"Prop 54 will increase taxpayer costs..." It's true; Proposition 54 will cost money (note: nothing is truly free in life). But opponents' make the amount seem budget-busting and detrimental to basic services. In fact, it is neither. According to the measure, the "Legislature's costs complying with" the measure's requirements "shall be included as part of the total aggregate expenditures" of the Legislature. The state's constitution severely restricts the Legislature's budget and its annual growth. So, for one, the costs to comply with Proposition 54 will never be funds that otherwise could have been used for K-12 education, fixing roads, or protecting the environment. It is money that could have been spent on Legislative office supplies or Legislative staff salaries and benefits. Secondly, according to the Legislative Analyst's Office, the estimated costs are quite small - less than 1% of the Legislature's annual budget (which itself is less than 1% of the state's General Fund). So this measure will cost taxpayers less than 1% of less than 1% of the state's main operating budget - a small price to pay for some transparency in Sacramento.
"...will give powerful lobbyists and well-funded special interests time to launch campaigns to attack..." Sure, requiring a 72 hour wait period will allow people to actually read the bill to know what it does. And some people will not like it and try to fight it. But that's the legislative process. And that's why we elect representatives. The real problem opponents have, which include labor and environmental groups - the two most power special interests in Sacramento thanks to Democratic one-party rule - is that Proposition 54 opens the process up to give all interests, including individuals, the ability to voice their opinions before a vote occurs. Deals made behind closed doors are the status quo. A post-Proposition 54 will still have backroom deals, but those deals will have to withstand the critiques of transparency. So, while this statement probably is true, it's a good thing, not a bad one; not to mention a bit hypocritical as Proposition 54's opponents are funded by the most power and most well-funded of California's special interests.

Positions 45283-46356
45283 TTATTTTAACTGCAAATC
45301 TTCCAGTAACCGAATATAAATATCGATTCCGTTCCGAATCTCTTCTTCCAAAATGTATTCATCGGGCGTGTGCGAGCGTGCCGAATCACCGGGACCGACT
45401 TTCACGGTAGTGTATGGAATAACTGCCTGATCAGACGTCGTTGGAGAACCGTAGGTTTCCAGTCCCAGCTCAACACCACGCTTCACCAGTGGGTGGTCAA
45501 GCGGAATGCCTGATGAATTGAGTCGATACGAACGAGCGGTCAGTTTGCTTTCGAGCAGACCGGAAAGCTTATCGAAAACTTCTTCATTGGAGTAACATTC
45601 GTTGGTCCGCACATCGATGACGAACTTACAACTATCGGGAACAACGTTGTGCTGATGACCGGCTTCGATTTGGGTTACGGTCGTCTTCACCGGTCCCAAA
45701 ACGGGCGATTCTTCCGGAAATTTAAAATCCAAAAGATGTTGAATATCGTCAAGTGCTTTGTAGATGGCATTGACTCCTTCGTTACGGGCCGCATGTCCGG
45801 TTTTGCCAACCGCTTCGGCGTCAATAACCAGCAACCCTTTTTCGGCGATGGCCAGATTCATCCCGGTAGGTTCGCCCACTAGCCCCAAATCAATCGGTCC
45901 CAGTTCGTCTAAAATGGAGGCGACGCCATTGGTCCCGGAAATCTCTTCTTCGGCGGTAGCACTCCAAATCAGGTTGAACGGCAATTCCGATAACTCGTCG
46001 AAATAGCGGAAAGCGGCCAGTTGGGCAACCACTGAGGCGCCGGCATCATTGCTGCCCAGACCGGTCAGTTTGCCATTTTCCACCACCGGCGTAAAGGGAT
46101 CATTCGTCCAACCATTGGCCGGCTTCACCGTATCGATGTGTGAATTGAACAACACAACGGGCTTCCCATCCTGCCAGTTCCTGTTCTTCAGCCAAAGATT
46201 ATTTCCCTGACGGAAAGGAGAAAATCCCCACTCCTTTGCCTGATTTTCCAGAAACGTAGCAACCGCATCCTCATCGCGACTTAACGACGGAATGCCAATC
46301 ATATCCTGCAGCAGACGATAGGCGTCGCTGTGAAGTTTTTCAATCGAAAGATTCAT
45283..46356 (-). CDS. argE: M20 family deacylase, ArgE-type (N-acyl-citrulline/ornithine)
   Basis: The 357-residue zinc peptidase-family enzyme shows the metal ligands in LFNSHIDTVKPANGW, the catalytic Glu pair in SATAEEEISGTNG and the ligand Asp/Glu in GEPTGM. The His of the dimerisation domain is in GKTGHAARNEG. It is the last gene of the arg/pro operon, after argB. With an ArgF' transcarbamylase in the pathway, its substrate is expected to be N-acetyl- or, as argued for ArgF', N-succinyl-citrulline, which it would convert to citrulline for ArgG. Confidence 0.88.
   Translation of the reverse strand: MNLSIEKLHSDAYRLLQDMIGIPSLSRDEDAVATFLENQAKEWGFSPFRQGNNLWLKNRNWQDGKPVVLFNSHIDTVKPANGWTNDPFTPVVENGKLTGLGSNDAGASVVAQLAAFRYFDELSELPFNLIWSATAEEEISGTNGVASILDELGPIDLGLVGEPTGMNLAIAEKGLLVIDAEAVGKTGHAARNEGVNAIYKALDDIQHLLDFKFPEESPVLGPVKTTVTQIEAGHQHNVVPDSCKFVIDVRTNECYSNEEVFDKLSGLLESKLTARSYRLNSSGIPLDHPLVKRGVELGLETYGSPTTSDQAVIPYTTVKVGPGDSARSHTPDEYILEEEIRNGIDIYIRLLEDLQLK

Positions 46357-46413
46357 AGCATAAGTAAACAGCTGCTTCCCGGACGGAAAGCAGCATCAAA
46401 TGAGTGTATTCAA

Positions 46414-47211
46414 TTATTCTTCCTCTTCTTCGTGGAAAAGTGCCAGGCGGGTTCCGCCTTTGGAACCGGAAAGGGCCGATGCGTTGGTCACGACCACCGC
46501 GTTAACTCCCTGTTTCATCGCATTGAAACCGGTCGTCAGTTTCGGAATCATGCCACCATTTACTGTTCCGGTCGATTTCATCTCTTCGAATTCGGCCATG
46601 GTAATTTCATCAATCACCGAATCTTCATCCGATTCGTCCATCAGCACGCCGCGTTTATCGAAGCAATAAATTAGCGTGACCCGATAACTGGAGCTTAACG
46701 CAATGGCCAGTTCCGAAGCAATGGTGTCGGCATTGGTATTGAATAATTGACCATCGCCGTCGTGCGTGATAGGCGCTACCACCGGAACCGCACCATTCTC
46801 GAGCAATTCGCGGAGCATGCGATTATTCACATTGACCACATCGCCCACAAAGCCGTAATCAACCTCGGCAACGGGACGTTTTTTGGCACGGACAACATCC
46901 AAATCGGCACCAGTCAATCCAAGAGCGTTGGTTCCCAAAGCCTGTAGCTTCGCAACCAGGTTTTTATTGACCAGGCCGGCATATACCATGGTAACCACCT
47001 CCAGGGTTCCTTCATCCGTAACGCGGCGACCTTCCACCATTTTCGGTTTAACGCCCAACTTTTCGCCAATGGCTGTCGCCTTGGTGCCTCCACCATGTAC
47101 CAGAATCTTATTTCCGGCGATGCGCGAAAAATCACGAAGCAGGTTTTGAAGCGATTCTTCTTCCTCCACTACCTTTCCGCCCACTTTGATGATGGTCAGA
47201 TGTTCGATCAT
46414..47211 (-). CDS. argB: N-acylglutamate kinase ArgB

The great irony, of course, is that this measure didn't have to be on the ballot. Assembly member Kristin Olsen introduced the 72 hour rule three times during her tenure in the State Assembly. Each time the bill died - and each without a publicly recorded vote because of a sly legislative trick to kill bills called the Suspense File. If this had passed via a legislative vote, legislators could have been amended in the future with a legislative vote. But if Proposition 54 passes, only another vote of the people can amend it.
It is often said that sunshine is the best disinfectant and Proposition 54 will shine a bit more light on Sacramento giving legislators the time to actually read the laws they pass. To most, that's just common sense.